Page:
Following Tesla’s dream of generating electricity from air |  Science

Following Tesla’s dream of generating electricity from air | Science

As the EU is on track to achieve climate neutrality by mid-century, a mother-and-son team is helping to address a potential hurdle: the limited number of renewable energy sources that will enable that the EU can abandon fossil fuels. Andriy Lyubchyk is one of the partners in the CATCHER project, which is aimed at diversifying clean energy sources by perfecting a new process that is successfully converting atmospheric moisture into electricity.

The technique involves collecting the tiny charges of static electricity contained in the ubiquitous water vapor molecules in the atmosphere. This process is known as hygroelectricity or electricity from moisture.

“With this new source of renewable energy, we believe that we will be able to radically increase the efficiency and possibilities of the transition to clean energy,” says Lyubchyk, CEO of the start up Cascatachuva Lda, Portuguese, and chemical engineer at the Lusophone University of Humanities and Technologies in Lisbon, Portugal.

an old dream

At the beginning of the 20th century, the Serbian-American inventor Nikola Tesla dreamed of producing energy from the air and came to carry out a series of experiments to capture electrical charges from the atmosphere and transform them into electrical current.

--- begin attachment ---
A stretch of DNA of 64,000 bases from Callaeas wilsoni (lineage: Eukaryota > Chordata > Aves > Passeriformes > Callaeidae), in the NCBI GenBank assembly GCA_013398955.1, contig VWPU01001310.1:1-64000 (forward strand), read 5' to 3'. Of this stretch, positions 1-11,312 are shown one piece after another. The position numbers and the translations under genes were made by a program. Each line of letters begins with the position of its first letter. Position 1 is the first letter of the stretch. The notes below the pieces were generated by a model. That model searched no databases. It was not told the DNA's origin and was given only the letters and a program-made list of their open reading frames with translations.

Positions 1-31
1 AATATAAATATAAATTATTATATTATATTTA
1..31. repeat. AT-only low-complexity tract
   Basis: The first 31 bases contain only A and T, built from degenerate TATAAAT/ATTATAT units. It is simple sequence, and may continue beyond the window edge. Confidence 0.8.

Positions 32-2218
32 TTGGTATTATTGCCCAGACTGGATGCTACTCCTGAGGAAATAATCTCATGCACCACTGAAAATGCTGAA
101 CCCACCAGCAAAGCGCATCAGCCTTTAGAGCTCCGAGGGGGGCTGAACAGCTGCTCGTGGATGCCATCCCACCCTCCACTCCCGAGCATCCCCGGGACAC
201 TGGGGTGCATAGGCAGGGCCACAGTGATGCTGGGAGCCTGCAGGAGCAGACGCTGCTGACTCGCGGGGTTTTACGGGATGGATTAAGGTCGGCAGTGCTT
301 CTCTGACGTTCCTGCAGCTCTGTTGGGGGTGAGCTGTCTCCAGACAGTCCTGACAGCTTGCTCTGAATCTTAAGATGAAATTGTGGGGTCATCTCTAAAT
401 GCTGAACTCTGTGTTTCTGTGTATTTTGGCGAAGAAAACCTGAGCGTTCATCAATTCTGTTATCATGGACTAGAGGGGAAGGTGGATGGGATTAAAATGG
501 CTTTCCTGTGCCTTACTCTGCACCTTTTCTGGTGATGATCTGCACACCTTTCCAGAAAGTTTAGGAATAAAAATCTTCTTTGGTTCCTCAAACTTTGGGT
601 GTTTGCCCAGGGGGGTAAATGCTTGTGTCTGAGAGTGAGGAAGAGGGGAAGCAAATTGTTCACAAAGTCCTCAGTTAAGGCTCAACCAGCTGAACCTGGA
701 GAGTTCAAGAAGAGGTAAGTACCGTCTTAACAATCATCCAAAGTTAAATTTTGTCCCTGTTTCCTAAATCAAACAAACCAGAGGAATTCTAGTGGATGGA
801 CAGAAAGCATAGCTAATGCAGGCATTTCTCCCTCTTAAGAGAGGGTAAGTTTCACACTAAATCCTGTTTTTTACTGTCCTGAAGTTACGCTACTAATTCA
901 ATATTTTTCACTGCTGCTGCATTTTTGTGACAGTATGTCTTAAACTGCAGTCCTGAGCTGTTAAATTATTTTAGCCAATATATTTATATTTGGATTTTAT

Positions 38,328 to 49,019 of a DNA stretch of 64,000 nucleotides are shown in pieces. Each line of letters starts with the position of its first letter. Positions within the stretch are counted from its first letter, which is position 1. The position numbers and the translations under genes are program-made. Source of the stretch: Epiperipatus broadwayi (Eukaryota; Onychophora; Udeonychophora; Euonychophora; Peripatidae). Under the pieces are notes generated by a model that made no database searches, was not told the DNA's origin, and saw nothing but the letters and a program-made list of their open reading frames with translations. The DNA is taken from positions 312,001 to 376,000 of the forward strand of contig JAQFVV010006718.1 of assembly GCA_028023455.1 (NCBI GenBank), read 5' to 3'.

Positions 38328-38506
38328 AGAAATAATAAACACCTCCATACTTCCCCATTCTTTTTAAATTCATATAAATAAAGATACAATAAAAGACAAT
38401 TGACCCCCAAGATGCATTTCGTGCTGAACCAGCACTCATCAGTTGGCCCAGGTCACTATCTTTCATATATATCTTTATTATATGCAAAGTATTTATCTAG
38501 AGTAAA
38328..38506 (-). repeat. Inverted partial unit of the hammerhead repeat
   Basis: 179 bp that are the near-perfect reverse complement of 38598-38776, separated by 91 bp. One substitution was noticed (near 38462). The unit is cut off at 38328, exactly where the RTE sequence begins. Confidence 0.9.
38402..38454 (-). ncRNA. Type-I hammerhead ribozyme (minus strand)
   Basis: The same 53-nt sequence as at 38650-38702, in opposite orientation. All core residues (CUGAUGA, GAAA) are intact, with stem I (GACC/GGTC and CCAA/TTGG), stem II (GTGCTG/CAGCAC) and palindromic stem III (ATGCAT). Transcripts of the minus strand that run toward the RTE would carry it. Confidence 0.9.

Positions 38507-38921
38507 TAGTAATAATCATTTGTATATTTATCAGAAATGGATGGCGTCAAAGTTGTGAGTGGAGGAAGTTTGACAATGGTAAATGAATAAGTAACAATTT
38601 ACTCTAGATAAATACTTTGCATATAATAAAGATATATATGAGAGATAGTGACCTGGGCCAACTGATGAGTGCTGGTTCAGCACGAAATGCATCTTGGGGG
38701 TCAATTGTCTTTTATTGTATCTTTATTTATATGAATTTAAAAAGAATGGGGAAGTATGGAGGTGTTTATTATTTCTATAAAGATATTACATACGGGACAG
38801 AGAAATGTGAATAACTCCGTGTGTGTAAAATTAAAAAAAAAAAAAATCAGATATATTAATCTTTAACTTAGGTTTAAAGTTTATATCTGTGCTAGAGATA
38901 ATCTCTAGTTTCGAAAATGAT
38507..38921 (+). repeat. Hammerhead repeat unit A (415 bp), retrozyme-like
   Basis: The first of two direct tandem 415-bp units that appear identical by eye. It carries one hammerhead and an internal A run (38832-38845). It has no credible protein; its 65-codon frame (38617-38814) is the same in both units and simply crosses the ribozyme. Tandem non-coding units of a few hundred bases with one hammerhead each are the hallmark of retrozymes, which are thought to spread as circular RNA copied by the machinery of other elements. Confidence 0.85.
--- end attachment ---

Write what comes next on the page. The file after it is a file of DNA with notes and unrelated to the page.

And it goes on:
Since Tesla’s time, the scientific community has deepened its understanding of how electricity is formed and released into the atmosphere, and it has been discovered that water vapor can carry electrical charges. Such know-how could give a new impetus to the EU, which gets around 22% of its energy from renewable sources. At this time, it is in the process of confirming that the objective set for the end of this decade with respect to the use of said sources, including hygroelectricity, is increased to 45%. However, for Europe to be climate neutral before 2050, renewables will have to play an even greater role and, in this regard, hygroelectricity would expand the options available to alternatives to oil, natural gas and coal. the European Union.

CATCHER, funded by the European Innovation Council’s Explorer programme, brings together eight partners from six European countries to explore this possibility. The general idea of ​​the project may be the same as Tesla’s, but the technology used by CATCHER is very different. To capture energy from atmospheric moisture, the project uses cells similar to those in solar panels, which are made of zirconium oxide, a hard crystalline material. Zirconium oxide is a ceramic material commonly used in dental implants, sophisticated glass materials, electronics, and coatings for nuclear fuel rods. According to Svitlana Lyubchik, CATCHER coordinator and Andriy’s mother, seven years ago, a research group began looking at evidence of hygroelectricity by exploring the properties of nanomaterials made of zirconium oxide. Svitlana Lyubchik is also a chemical engineer at the Lusophone University. Together with her son, she has undertaken various initiatives to try to exploit this potential.